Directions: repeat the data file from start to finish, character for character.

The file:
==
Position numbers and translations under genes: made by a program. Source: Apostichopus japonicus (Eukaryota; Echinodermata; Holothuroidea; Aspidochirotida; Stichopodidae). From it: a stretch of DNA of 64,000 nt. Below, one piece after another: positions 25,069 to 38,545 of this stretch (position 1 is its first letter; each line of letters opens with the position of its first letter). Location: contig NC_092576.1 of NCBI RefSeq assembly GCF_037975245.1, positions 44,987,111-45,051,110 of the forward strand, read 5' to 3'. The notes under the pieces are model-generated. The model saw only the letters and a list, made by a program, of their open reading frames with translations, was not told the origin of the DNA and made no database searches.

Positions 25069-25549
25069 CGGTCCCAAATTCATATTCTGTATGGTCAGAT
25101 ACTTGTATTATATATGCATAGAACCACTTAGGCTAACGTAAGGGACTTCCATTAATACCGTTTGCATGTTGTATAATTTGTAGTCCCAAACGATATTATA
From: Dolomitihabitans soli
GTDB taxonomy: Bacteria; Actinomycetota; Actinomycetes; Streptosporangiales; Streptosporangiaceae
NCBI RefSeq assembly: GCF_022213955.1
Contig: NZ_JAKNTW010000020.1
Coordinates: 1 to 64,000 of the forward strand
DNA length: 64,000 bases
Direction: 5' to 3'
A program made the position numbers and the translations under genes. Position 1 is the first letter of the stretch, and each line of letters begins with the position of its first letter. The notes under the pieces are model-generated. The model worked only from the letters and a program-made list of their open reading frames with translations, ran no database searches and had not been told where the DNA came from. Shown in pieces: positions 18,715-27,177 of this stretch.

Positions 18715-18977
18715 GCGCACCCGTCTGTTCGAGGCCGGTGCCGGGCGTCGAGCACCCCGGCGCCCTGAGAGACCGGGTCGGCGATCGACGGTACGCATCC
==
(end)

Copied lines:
Position numbers and translations under genes: made by a program. Source: Apostichopus japonicus (Eukaryota; Echinodermata; Holothuroidea; Aspidochirotida; Stichopodidae). From it: a stretch of DNA of 64,000 nt. Below, one piece after another: positions 25,069 to 38,545 of this stretch (position 1 is its first letter; each line of letters opens with the position of its first letter). Location: contig NC_092576.1 of NCBI RefSeq assembly GCF_037975245.1, positions 44,987,111-45,051,110 of the forward strand, read 5' to 3'. The notes under the pieces are model-generated. The model saw only the letters and a list, made by a program, of their open reading frames with translations, was not told the origin of the DNA and made no database searches.

Positions 25069-25549
25069 CGGTCCCAAATTCATATTCTGTATGGTCAGAT
25101 ACTTGTATTATATATGCATAGAACCACTTAGGCTAACGTAAGGGACTTCCATTAATACCGTTTGCATGTTGTATAATTTGTAGTCCCAAACGATATTATA
From: Dolomitihabitans soli
GTDB taxonomy: Bacteria; Actinomycetota; Actinomycetes; Streptosporangiales; Streptosporangiaceae
NCBI RefSeq assembly: GCF_022213955.1
Contig: NZ_JAKNTW010000020.1
Coordinates: 1 to 64,000 of the forward strand
DNA length: 64,000 bases
Direction: 5' to 3'
A program made the position numbers and the translations under genes. Position 1 is the first letter of the stretch, and each line of letters begins with the position of its first letter. The notes under the pieces are model-generated. The model worked only from the letters and a program-made list of their open reading frames with translations, ran no database searches and had not been told where the DNA came from. Shown in pieces: positions 18,715-27,177 of this stretch.

Positions 18715-18977
18715 GCGCACCCGTCTGTTCGAGGCCGGTGCCGGGCGTCGAGCACCCCGGCGCCCTGAGAGACCGGGTCGGCGATCGACGGTACGCATCC